Estimation of total body water from foot-to-foot bioelectrical impedance analysis in patients with cancer cachexia – agreement between three prediction methods and deuterium oxide dilution
Article first published online: 5 JUL 2005
Journal of Human Nutrition and Dietetics
Volume 18, Issue 4, pages 295–300, August 2005
How to Cite
Bauer, J., Capra, S. and Davies, P. S. W. (2005), Estimation of total body water from foot-to-foot bioelectrical impedance analysis in patients with cancer cachexia – agreement between three prediction methods and deuterium oxide dilution. Journal of Human Nutrition and Dietetics, 18: 295–300. doi: 10.1111/j.1365-277X.2005.00621.x
- Issue published online: 5 JUL 2005
- Article first published online: 5 JUL 2005
- bioelectrical impedance;
- cancer cachexia;
- total body water
Introduction Bioelectrical impedance analysis (BIA) is a useful bedside measure to estimate total body water (TBW). The aim of this study was to determine the agreement between three equations for the prediction of TBW using BIA against the criterion method, deuterium oxide dilution, in patients with cancer cachexia.
Methods Eighteen measurements of TBW using foot-to-foot BIA in seven outpatients with cancer cachexia (five male and two female, age 56.4 ± 6.7 years) at an Australian hospital. Three prediction formulae were used to estimate TBW – TBWca-radiotherapy developed in patients with cancer undergoing radiotherapy, TBWca-underweight and TBWca-normal weight developed in underweight and normal weight patients with cachexia. TBW was measured using the deuterium oxide dilution technique as the gold standard.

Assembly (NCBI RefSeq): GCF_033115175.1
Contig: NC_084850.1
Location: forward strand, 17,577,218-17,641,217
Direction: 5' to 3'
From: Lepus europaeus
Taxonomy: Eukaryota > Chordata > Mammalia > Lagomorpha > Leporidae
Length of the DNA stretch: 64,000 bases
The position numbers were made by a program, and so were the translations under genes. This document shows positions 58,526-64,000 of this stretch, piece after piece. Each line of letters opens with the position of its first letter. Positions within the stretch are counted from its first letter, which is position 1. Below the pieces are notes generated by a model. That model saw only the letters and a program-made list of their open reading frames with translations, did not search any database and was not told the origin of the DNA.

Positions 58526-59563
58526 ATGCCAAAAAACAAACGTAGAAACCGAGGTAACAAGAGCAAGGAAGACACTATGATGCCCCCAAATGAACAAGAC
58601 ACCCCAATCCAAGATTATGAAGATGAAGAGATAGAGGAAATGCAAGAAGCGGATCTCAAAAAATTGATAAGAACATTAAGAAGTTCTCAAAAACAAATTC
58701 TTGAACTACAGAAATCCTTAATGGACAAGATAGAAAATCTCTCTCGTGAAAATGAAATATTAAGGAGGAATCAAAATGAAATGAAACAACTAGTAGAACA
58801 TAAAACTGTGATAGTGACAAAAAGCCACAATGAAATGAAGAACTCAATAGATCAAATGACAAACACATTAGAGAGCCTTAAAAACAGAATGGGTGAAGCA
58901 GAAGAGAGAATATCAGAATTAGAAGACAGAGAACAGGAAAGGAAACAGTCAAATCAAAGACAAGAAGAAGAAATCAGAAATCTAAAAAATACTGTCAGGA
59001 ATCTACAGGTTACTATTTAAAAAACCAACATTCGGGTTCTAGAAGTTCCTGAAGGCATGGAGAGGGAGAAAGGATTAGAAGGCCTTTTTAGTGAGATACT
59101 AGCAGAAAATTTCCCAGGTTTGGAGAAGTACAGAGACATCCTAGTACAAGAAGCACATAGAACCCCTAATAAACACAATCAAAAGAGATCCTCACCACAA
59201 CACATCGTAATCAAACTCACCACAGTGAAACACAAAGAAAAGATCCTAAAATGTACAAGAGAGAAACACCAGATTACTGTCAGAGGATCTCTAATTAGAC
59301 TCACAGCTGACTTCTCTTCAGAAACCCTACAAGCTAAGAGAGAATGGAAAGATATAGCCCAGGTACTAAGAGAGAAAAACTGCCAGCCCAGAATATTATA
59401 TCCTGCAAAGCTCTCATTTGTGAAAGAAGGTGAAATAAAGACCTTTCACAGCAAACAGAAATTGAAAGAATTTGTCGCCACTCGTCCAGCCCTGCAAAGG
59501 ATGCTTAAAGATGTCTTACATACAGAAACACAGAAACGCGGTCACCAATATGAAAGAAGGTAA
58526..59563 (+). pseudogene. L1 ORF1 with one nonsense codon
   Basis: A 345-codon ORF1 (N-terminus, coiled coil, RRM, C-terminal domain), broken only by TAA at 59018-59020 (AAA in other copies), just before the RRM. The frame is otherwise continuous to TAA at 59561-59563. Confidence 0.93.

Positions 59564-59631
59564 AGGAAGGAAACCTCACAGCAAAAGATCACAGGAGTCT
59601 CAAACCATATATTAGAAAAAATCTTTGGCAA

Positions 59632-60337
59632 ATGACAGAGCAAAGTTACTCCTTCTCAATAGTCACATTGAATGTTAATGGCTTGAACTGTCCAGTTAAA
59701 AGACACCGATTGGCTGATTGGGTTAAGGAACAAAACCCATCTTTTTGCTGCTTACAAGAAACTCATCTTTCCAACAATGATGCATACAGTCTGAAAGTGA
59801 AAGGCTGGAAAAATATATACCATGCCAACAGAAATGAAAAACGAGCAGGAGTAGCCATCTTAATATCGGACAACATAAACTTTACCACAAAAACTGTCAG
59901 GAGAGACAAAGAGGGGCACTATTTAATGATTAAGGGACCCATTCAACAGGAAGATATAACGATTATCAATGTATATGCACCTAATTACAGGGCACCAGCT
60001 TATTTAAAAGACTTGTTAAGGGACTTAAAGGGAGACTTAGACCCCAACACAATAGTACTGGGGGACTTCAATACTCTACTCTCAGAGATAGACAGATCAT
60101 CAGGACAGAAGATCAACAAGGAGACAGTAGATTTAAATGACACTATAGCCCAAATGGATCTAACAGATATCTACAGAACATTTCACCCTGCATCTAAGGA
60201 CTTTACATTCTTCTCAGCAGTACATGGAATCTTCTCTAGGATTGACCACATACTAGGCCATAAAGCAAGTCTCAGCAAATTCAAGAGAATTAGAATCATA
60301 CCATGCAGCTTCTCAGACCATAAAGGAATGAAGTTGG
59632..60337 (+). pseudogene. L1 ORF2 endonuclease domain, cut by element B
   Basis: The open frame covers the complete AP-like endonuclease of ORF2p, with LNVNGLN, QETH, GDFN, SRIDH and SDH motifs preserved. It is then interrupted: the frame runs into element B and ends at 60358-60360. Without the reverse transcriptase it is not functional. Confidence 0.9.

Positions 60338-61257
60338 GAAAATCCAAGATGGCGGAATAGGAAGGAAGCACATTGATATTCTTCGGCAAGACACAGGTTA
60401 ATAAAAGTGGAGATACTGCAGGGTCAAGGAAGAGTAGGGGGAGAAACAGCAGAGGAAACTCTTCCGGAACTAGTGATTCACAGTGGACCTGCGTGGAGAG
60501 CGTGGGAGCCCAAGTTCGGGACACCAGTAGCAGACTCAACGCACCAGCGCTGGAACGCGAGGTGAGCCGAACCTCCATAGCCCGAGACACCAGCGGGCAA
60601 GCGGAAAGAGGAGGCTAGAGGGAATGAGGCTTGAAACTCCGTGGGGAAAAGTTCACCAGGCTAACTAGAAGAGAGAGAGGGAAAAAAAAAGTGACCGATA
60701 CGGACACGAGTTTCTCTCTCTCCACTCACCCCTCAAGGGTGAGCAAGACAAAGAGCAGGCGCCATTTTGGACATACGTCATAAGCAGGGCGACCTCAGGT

Results Mean measured TBW was 39.5 ± 6.0 L. There was no significant difference in measured TBW and estimates from prediction equations TBWca-underweight and TBWca-radiotherapy. There was a significant difference in measured TBW and TBWca-normal weight. All prediction equations overestimated TBW in comparison with measured TBW. The smallest bias was observed with TBWca-underweight (0.38 L). The limits of agreement are wide (>7.4 L) for each of the prediction equations compared with measured TBW.
Conclusions At a group level, TBWca-underweight is the best predictor of measured TBW in patients with cancer cachexia. For an individual however, the limits of agreement are wide for all prediction equations and are unsuitable for use. Practitioners need to be aware of the limitations of using TBW prediction equations for individuals.